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If you're legitimately interested in last night's Grammys, we'd usher you over to our record-store clerk cousins at Idolator, who liveblogged every Justin-Timberlake-making-love-to-a-lipstick-cam moment. Meanwhile, we'll apportion our typical amount of interest in the proceedings, while breathing a sigh of relief in the knowledge that if the Oscars were to excellence in movies what the Grammys are to music, Ron Howard would be looking at an inevitable Da Vinci Code win. The night belonged to the Dixie Chicks, who won record and song of the year for "Not Ready to Make Nice," their country-lite flip-off to former fans who called for various CD- and witch-burnings in recent years, and Carrie Underwood, whose wins offered further evidence of Simon Cowell's unequalled nose for sniffing out a great rack-voice combo:

Despite alienating a large chunk of their country audience after making anti-George Bush remarks in 2003, they clearly lost no points with Grammy voters, who awarded them country album and duo/ group awards as well as three of the "big four" awards. [...]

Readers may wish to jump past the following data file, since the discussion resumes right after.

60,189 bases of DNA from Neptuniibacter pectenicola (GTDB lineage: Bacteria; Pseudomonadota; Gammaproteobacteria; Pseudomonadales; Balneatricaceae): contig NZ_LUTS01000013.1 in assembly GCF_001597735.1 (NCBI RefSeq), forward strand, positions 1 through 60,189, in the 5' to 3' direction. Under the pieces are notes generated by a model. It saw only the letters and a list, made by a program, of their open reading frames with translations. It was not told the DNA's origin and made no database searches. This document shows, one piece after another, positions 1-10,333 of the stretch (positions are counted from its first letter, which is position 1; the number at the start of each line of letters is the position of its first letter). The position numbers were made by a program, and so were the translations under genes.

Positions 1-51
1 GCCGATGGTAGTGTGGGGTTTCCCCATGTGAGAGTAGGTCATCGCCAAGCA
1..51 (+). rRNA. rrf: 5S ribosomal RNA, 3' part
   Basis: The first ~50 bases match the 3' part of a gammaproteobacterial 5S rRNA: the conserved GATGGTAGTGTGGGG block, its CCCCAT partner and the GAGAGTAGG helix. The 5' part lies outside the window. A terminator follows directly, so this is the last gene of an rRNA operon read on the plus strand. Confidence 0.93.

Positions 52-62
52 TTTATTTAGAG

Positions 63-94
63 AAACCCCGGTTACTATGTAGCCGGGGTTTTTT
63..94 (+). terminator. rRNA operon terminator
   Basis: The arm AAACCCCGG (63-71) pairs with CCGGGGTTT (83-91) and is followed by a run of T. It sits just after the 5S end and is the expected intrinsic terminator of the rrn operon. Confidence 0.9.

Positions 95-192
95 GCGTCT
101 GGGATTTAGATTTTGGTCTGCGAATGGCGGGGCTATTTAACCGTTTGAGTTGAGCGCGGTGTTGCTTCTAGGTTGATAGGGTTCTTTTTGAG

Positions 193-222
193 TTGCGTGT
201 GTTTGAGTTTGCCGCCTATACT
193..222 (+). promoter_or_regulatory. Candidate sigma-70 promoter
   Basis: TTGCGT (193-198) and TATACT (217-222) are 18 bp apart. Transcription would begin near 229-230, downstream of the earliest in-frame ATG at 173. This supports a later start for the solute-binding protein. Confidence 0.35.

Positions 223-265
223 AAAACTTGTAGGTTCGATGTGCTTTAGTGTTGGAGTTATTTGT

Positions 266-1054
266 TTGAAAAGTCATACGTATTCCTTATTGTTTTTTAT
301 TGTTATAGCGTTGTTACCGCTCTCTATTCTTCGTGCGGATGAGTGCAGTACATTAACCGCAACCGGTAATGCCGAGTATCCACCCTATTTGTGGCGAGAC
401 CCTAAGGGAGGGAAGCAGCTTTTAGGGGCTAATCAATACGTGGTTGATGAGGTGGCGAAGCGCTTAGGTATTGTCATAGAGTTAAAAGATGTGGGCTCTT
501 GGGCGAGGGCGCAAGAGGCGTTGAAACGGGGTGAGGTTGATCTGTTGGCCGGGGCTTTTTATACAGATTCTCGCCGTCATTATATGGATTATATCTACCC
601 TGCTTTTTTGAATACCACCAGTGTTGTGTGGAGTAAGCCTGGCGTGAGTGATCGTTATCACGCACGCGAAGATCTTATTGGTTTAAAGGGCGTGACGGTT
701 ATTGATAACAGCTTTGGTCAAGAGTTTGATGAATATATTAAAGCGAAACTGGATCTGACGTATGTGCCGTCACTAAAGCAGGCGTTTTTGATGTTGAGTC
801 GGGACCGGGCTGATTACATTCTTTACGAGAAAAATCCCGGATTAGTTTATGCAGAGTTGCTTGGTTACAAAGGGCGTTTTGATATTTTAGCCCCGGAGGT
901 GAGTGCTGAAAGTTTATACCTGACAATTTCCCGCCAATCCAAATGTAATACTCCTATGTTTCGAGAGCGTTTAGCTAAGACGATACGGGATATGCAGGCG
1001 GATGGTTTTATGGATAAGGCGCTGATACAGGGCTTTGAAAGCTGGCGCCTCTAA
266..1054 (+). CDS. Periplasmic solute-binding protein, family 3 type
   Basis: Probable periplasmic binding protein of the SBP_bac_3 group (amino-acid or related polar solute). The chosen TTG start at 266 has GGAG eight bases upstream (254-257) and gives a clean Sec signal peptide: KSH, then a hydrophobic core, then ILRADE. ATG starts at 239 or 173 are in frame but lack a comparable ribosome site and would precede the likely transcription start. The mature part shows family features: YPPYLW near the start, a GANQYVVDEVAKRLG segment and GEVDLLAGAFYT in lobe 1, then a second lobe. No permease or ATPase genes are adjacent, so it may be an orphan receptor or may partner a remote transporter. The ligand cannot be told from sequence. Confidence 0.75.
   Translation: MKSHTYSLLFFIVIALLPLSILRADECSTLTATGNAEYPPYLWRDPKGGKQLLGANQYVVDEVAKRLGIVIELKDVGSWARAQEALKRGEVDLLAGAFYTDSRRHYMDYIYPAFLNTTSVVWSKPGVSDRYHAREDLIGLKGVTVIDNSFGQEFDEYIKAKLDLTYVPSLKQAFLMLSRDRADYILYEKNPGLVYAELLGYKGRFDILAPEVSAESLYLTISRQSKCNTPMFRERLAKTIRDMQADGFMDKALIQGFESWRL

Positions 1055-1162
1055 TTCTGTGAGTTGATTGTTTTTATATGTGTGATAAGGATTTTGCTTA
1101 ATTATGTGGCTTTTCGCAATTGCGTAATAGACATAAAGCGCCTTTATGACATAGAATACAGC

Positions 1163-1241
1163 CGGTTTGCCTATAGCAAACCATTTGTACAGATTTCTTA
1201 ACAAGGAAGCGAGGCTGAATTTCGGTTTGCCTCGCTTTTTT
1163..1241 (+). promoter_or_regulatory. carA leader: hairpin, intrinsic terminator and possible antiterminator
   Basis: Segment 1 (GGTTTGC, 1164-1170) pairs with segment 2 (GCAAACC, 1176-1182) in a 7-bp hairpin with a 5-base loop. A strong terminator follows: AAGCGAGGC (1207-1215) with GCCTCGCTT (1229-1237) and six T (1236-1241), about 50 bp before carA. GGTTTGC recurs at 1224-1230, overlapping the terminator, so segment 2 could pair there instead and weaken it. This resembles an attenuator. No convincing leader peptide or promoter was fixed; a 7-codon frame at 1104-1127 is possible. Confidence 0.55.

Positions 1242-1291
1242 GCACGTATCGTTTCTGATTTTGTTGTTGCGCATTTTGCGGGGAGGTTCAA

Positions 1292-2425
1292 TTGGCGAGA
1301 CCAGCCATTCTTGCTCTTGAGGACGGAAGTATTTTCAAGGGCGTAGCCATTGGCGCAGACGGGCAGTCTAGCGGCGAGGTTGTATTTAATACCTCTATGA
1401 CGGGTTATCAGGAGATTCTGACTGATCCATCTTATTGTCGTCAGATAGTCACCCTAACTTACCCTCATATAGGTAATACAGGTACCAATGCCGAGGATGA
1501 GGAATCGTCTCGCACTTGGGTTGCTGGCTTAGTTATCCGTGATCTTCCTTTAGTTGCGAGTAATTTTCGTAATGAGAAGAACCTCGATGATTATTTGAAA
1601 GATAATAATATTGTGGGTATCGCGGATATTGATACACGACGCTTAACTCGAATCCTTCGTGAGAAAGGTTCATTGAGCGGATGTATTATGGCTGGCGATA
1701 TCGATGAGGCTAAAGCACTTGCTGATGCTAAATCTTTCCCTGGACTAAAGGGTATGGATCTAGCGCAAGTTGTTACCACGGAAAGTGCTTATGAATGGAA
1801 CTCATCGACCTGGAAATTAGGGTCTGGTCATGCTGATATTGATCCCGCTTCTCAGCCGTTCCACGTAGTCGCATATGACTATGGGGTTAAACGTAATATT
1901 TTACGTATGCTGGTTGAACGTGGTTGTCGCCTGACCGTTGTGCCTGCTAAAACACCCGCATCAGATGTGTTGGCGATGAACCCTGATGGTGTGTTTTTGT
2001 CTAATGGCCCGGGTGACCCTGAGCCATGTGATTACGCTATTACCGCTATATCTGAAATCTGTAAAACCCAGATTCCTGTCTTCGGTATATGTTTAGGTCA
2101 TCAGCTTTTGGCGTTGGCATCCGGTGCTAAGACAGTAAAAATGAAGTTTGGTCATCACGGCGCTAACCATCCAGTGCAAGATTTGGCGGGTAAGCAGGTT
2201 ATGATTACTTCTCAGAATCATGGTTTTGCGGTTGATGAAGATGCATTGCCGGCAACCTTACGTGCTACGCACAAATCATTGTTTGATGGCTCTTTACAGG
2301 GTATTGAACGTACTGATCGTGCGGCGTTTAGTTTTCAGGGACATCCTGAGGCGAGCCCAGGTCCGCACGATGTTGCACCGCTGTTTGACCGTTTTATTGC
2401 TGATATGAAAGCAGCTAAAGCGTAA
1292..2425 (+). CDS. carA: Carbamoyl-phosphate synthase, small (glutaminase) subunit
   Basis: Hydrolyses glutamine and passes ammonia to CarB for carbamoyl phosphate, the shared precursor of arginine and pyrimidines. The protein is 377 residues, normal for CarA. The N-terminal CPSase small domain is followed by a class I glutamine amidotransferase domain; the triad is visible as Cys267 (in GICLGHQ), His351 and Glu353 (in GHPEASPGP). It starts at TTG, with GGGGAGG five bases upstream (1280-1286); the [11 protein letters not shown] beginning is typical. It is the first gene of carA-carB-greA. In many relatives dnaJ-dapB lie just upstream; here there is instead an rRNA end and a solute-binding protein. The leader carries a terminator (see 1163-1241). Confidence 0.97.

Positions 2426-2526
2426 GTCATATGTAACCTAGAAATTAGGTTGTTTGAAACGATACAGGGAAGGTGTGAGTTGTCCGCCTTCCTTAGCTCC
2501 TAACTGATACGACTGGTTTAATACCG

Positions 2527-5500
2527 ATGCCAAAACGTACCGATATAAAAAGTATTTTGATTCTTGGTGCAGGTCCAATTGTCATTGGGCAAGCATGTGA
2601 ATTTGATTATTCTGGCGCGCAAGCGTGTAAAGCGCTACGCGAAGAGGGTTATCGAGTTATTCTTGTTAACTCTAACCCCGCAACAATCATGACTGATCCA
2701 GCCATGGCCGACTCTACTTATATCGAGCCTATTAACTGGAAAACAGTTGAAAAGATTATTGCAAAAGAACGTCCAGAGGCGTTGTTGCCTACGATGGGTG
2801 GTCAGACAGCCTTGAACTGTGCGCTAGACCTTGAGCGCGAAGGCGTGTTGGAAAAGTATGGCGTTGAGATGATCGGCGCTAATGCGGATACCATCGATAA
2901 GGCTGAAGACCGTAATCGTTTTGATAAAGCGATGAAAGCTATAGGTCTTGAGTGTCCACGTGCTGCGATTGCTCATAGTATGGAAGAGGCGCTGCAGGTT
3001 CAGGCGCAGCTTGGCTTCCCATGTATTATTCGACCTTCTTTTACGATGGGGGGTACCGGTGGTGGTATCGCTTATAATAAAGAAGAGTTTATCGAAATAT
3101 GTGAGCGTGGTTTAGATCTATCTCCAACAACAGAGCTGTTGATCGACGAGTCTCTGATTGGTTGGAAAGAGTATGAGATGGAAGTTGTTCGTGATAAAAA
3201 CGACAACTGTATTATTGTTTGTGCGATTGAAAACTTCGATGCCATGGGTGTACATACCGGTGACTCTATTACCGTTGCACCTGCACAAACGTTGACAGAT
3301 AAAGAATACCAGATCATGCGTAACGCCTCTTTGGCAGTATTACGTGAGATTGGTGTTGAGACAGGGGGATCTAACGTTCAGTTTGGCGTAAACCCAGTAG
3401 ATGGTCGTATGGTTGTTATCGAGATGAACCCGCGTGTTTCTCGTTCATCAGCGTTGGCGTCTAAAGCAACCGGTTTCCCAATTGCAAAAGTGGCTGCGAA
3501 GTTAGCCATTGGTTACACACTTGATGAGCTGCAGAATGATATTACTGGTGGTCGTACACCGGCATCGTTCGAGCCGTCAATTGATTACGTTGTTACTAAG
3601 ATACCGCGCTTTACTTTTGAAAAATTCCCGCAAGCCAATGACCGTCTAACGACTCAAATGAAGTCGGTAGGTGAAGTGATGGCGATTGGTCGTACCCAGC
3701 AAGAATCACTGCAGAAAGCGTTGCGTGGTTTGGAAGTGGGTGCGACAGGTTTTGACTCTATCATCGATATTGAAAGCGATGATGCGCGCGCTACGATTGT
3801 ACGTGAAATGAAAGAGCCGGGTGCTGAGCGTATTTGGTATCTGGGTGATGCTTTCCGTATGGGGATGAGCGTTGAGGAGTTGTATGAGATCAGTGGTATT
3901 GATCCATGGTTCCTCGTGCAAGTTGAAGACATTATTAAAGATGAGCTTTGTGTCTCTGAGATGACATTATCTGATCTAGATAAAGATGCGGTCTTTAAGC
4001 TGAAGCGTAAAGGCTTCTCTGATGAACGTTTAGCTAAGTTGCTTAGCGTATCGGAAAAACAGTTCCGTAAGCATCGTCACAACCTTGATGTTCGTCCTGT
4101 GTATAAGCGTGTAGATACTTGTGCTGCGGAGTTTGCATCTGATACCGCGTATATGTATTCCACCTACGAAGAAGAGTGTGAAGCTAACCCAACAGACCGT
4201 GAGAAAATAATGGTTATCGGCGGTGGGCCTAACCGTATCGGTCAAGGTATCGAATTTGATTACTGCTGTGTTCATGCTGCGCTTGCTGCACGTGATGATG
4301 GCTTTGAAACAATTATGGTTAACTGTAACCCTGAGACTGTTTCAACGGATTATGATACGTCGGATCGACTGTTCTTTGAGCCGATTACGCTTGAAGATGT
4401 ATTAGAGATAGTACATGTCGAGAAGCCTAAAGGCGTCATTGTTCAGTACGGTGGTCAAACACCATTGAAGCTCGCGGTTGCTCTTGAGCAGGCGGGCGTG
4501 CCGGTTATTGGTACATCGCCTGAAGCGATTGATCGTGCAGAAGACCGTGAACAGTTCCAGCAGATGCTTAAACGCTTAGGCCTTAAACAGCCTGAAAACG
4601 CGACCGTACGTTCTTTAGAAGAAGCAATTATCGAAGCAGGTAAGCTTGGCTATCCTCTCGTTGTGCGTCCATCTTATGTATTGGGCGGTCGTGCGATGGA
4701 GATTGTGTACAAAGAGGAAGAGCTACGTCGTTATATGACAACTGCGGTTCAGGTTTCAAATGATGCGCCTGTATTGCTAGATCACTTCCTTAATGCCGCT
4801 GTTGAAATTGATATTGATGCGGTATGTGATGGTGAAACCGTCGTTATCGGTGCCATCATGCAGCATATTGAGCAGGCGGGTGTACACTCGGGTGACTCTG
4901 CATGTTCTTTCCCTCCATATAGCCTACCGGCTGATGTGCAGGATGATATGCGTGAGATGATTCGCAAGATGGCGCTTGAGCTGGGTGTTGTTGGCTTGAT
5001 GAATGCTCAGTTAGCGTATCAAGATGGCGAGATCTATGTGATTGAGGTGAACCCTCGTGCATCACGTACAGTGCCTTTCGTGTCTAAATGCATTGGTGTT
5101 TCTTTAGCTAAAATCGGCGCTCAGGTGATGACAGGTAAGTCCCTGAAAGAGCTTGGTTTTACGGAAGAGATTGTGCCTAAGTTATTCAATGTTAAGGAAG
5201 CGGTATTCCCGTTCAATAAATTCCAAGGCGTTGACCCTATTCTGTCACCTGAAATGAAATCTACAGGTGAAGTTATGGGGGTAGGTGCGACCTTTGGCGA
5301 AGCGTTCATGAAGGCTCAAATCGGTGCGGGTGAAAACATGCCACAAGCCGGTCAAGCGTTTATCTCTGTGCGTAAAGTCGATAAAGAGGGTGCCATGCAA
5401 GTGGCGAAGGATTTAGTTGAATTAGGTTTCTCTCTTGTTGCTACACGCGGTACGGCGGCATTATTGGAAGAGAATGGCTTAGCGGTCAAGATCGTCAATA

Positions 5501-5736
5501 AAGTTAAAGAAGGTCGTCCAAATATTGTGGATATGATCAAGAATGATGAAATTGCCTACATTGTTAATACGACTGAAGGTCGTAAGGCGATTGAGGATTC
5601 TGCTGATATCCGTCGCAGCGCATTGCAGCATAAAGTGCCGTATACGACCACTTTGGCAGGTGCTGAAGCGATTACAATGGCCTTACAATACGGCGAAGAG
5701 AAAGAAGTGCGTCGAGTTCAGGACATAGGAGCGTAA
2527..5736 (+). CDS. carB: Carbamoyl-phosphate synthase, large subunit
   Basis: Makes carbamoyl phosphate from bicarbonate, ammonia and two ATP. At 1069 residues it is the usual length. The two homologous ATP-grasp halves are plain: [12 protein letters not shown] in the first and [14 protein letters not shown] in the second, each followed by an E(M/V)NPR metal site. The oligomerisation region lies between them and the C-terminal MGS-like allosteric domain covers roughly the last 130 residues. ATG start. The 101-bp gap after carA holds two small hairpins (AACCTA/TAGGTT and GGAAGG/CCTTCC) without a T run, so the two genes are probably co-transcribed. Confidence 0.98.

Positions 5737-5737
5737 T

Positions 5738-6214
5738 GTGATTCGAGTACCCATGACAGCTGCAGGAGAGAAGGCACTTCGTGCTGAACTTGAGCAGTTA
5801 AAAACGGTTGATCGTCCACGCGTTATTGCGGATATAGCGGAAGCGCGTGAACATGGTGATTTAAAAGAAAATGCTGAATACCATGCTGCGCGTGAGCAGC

Besides her personal triumph, American Idol winner [Carrie] Underwood's victories were an artistic vindication for the hit TV show, which has often been derided in professional music circles.

There was as much drama behind the scenes as there was on stage, too (i.e. not much), as Page Six is also reporting that chronic bullying-victim T.R. Knight was forcefully ejected from a VIP table at the Rolling Stone/Justin Timberlake pre-Grammys performance at Avalon by Puff Security, a lapse of etiquette that should see a flurry of angrily worded statements from various VIP victims rights groups, followed by an elective stint for said bouncer in a 12-step program for overly aggressive bodyguards.